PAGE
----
Katana: Biyo Osafune Ju Yokoyama Sukekane Saku     Tomonari Go-ju-hachi Dai Mago

Keio Ni Nen Ni Gatsu Hi

Jidai:    Shinshinto 

Bizen Yokoyama School  

SwordClassic example of the Shinshinto Yokoyama Bizen group. Because the work is composed of beautiful Kobushigata choji-ba, many times these blades are mistaken for works of Naka Kawachi Kunisuke. However, if one notices the structure of the jigane, one should notice both the extremely tight ko-mokume hada, but yet noticing the presence of very apparent O-hada in the pattern.

These characteristics plus the fact of the “youngness” of the hamon, should lead you to the Shinshinto time period in your answer. After arriving at the fact that the sword is indeed Shinshinto, the hamon style itself should lead you to the Yokoyama Bizen School, then to either Sukenaga or Sukekane. Also, please notice the presence of the “Osaka Style” Yakidashi, which should automatically put you to either the Shinto or Shinshinto Tokuden

            Yokoyama Sukekane was the adopted son of Yokoyama Sukemori, and was trained by the famous Yokoyama Sukenaga of the Shinshinto Bizen School. Sukenaga inscribed on the tang of his swords “ Tomonari GojuRoku-Dai Mago” meaning that he was the 56th generation descendent of the Tomonari Bizen tradition. Sukekane followed in this tradition by inscribing that he was the 58th  generation of the line. The first generation of Sukekane is rated as “Chujo-saku” and is well accepted in the world of collectors due to the fact of the beautiful Choji midare that he reproduced so well. Suguha is also seen from this Toko, and is similar in the style from the Oei-Mid Muromachi jidai. The second generation Sukekane is listed as a “chu-saku” class smith and carried on the tradition until the banning of wearing the sword edict came into effect during the early Meiji jidai.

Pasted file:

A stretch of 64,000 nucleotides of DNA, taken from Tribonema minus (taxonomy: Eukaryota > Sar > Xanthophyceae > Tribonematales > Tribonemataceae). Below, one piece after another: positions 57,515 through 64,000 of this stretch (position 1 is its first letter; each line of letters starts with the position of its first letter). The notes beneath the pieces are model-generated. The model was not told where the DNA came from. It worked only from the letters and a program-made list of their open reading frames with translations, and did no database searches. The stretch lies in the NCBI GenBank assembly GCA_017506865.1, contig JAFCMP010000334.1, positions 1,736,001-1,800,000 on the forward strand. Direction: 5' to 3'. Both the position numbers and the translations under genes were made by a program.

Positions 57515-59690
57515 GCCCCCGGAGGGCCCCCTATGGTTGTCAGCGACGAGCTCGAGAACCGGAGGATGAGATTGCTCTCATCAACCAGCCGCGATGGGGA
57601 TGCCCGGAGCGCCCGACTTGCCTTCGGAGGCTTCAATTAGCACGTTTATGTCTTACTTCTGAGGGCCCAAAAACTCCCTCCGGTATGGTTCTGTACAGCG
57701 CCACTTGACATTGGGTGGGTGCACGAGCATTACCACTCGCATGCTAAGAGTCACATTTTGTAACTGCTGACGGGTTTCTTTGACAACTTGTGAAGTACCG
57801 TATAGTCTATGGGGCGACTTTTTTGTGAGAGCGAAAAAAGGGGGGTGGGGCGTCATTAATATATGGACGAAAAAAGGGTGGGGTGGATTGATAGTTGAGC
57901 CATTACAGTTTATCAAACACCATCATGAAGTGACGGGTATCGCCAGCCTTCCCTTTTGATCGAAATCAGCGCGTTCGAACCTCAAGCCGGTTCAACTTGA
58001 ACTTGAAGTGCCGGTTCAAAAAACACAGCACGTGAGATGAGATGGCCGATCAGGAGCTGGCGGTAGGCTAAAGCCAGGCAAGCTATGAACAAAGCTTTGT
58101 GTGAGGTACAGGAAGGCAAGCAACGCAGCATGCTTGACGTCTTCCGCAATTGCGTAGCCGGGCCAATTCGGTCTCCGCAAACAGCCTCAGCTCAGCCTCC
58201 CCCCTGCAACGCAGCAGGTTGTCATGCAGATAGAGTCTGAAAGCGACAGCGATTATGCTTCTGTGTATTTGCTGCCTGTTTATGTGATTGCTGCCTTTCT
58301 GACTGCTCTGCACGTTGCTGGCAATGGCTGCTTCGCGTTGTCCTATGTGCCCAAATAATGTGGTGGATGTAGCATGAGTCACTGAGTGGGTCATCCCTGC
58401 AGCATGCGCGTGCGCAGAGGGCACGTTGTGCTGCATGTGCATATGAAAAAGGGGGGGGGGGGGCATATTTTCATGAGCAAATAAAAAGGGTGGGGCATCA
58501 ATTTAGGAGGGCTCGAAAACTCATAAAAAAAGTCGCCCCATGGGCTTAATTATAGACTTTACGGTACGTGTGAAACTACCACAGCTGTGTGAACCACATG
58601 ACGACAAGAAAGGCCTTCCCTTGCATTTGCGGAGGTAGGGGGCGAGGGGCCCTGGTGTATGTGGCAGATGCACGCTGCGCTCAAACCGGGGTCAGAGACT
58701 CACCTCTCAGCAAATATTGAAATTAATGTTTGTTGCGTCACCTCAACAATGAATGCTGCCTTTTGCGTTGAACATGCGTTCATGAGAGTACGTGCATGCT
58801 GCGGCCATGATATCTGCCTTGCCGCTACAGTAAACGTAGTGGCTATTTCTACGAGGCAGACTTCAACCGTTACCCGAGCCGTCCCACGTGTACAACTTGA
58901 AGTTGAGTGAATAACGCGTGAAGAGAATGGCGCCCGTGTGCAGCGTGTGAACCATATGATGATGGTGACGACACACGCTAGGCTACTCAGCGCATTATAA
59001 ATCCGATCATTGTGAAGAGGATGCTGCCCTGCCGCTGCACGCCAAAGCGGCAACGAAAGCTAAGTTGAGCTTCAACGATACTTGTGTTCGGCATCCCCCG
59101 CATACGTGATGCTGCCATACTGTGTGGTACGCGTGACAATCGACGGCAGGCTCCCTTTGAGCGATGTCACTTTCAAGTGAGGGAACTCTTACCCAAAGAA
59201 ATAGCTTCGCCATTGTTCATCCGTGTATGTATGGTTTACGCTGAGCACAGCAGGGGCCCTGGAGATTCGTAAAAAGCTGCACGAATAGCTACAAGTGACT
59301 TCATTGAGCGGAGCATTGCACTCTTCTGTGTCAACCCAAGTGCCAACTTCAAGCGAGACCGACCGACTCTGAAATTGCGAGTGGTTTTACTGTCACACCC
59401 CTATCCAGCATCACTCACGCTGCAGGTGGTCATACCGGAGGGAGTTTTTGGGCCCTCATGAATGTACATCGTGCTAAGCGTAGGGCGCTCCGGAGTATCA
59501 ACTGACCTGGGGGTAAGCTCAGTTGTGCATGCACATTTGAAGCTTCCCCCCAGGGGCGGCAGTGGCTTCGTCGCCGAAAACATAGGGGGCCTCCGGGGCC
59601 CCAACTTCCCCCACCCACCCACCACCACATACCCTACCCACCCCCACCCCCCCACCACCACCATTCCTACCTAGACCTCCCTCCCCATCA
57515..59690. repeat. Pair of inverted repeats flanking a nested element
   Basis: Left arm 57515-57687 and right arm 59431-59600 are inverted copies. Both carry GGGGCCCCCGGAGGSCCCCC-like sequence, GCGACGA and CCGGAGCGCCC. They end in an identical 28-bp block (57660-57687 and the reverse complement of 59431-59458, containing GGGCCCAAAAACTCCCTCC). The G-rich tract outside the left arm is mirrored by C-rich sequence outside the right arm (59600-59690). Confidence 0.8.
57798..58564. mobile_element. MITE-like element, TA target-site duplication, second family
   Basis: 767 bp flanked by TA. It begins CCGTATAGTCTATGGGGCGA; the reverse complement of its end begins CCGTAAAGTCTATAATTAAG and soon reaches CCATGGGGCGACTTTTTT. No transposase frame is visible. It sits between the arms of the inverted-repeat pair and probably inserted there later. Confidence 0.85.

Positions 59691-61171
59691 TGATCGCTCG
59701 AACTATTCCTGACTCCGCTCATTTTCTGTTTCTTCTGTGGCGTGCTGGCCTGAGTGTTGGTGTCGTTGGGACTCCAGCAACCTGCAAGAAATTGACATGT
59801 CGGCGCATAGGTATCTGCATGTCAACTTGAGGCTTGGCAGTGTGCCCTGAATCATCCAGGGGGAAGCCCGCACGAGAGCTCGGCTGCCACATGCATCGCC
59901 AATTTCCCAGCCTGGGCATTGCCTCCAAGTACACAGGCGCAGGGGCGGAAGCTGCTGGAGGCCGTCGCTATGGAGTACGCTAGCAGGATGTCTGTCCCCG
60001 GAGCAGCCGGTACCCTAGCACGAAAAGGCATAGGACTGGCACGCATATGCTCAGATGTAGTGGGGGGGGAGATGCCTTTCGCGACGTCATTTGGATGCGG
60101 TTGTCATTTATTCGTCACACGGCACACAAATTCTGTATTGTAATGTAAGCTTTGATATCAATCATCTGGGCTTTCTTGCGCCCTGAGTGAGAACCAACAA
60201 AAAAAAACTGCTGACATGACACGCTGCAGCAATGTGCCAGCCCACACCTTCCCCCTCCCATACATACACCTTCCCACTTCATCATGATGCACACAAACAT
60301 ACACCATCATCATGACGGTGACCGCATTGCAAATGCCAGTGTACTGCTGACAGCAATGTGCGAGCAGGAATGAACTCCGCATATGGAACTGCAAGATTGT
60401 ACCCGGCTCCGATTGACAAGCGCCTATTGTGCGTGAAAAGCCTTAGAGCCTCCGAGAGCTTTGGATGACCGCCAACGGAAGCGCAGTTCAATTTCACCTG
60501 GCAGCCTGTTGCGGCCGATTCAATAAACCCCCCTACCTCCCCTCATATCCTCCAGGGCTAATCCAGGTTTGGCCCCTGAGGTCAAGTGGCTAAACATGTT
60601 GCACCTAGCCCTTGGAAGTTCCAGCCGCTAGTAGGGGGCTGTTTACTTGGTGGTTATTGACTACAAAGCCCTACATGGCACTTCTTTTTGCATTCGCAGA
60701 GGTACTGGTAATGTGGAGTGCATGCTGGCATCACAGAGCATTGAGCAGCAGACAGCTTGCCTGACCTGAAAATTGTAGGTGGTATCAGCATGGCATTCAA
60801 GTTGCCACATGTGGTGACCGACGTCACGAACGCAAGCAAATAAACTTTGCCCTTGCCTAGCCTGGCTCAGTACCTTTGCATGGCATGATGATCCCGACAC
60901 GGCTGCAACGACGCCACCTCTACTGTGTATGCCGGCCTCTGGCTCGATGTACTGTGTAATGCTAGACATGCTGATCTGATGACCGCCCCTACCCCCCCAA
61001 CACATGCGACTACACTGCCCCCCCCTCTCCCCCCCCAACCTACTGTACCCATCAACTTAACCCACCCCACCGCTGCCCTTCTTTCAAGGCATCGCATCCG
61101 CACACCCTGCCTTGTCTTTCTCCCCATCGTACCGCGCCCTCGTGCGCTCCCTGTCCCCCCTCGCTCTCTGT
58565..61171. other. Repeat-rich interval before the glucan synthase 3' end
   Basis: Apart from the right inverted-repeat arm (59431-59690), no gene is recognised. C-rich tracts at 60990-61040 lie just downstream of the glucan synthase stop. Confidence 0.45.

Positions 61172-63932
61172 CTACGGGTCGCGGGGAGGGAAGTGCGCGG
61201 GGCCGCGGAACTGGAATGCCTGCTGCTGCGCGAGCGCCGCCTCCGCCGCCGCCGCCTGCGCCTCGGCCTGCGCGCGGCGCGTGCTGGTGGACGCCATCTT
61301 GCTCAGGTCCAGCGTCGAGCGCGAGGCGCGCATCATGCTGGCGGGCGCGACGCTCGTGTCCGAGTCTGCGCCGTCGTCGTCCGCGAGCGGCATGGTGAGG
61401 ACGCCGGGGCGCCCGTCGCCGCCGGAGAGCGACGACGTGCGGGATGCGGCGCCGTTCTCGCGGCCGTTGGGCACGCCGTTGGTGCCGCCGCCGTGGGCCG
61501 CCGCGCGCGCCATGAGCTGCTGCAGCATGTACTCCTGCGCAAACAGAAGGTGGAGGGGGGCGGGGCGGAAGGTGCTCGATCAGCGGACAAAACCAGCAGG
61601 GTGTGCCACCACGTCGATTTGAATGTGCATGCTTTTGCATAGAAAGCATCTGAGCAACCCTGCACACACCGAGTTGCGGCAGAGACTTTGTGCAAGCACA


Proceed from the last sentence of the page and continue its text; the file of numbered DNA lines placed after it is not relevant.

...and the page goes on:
Ustushi-mono (reproductions) of the older late Koto Bizen-den, as well as the Shinto Kunisuke group are quite common from all members of the Yokoyama tradition, thus making their swords good targets to make “forgeries” of more older famous makers. This sword has been certified by the NTHK as genuine.








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